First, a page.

In my favorite essay, titled “Second-String Samurai,” Tarantino briefly steps away from cinema proper to focus on a first-rate critic of second-rate films – Kevin Thomas. Thomas spent most of his professional life writing for the “Los Angeles Times.” He was a so-called supplementary critic, which meant his duty was to review films that the main critic, consciously or not, overlooked. Over time, Thomas specialized in reporting on the achievements of B-movies – like a sports journalist regularly scanning Roger Corman’s stable for the most talented individuals. “Looking for that one player with enough talent and potential to make it to the big leagues.” He thus discovered, among others, Jonathan Demme, whom he actively supported from his debut.

tarantino cinema speculation

Tarantino notes something very important about Thomas. Admiring the critic’s writing skills, he recalls that Thomas’s reviews could be better than the films they covered. A well-written text acted as bait – young viewers often faced disappointment in the cinema because the scene they had read about and imagined didn’t measure up to their expectations. Frankly, it’s hard to think of a higher compliment for a film critic. Good reviews broaden our film experiences; the best ones can become their surrogates. Therefore, a slight feeling of disappointment may arise when confronting the text with the on-screen reality, stemming from high expectations. Watching some of the films Tarantino mentions, I had similar experiences. “Thief” turned out to be an interesting, unconventional love story but a mediocre action movie. “Escape from Alcatraz,” compared to “The Hole” or “A Man Escaped,” is just a decent prison film. De Palma’s “Sisters” today strike one as kitschy, with an overstretched climax built around a series of banal flashbacks. Tarantino doesn’t write about these films uncritically, but with enthusiasm and love that I can’t share after watching. But during the reading of “Speculation,” the author’s fervent feelings become contagious. For a moment, we see cinema through someone else’s eyes.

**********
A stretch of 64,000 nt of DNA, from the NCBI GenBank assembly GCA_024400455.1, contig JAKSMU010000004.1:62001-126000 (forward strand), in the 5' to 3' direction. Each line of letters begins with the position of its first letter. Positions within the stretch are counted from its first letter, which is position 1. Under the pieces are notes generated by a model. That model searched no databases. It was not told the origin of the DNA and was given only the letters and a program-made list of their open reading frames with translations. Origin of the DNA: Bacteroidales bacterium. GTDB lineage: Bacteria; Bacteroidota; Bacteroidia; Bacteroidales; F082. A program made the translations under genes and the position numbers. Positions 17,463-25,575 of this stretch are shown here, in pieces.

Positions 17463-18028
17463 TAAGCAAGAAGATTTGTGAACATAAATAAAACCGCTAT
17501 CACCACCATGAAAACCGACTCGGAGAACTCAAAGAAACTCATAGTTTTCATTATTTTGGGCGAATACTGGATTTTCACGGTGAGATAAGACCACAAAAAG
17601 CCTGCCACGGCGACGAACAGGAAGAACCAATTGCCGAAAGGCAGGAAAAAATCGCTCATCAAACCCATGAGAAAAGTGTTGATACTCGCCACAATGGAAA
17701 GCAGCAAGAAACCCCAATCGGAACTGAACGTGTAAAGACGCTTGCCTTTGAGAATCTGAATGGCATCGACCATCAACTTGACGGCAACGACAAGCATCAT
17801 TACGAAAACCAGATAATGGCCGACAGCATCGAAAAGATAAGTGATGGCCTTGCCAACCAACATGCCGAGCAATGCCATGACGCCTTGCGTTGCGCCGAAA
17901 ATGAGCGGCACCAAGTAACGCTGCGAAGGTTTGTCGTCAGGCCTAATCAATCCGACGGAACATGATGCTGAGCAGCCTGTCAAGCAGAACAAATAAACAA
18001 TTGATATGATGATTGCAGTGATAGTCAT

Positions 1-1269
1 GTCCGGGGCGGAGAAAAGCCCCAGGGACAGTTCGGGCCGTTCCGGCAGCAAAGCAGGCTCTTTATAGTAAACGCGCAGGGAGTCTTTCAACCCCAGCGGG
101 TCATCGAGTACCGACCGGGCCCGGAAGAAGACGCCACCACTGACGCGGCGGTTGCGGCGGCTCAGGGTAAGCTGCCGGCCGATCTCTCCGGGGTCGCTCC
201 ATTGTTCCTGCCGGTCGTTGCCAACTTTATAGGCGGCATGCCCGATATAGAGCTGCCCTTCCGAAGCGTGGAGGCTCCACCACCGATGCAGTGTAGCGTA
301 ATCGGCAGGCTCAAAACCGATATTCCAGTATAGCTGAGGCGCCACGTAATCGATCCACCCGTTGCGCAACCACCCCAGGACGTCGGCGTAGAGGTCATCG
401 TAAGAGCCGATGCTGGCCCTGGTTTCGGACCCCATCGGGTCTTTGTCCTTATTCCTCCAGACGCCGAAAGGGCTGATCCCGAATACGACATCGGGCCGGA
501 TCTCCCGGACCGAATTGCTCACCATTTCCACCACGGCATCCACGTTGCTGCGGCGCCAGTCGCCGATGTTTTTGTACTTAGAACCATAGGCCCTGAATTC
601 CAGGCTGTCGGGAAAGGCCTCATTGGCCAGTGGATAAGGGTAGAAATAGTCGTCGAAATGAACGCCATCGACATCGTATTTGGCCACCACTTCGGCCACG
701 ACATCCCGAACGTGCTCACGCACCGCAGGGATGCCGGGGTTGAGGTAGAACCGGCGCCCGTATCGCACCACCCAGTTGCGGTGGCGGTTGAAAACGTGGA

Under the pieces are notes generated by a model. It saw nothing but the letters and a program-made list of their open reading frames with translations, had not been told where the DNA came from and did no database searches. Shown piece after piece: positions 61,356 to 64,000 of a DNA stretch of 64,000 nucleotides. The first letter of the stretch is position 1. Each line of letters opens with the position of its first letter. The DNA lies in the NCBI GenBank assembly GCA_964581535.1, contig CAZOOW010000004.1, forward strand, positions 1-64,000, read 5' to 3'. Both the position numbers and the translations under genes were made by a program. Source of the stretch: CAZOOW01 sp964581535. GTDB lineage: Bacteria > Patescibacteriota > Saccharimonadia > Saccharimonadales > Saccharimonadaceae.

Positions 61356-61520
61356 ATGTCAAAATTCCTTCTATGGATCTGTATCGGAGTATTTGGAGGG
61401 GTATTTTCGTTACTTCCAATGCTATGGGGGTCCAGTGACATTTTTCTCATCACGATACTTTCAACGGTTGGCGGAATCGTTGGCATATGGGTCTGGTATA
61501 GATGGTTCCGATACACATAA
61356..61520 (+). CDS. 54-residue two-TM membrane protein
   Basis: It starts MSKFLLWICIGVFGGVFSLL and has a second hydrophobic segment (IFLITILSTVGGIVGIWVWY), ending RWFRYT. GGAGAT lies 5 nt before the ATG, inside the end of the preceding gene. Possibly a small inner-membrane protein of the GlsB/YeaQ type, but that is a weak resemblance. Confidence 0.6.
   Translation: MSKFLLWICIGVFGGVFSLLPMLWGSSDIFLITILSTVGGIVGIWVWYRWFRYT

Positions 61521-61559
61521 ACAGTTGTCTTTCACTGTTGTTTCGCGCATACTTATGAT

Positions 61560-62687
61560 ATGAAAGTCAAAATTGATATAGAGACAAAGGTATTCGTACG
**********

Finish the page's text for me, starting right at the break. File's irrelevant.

Gabriel Krawczyk predicted the future. I remember reading his excellent text titled “Tarantino: A Filmmaker Who Could Have Become a Critic” in 2019. As you might guess, the author posited that the director of “Pulp Fiction,” had he not become a filmmaker, would have thrived as the enfant terrible of American film criticism. “Instead of shocking Cannes audiences with his films, he would have been blowing up the pages of cultural magazines with his texts.” “Cinema Speculation” is the best proof that this would have been the case. Tarantino, and it’s hard to blame him for this, decided to take a different path – he didn’t brush against film criticism like the French and British New Wave directors, Paul Schrader, or Peter Bogdanovich. From an obsessed cinephile and video store clerk, he advanced to screenwriter and eventually to director. In contrast to everyone else: he first became a filmmaker and only later a critic.

Janek Brzozowski

Jan Brzozowski

Permanently sleep-deprived, as he absorbs either westerns or new adventure cinema at night. A big fan of the acting skills of James Dean and Jimmy Stewart, and the beauty of Ryan Gosling and Elle Fanning. He is also interested in American and French literature, as well as soccer.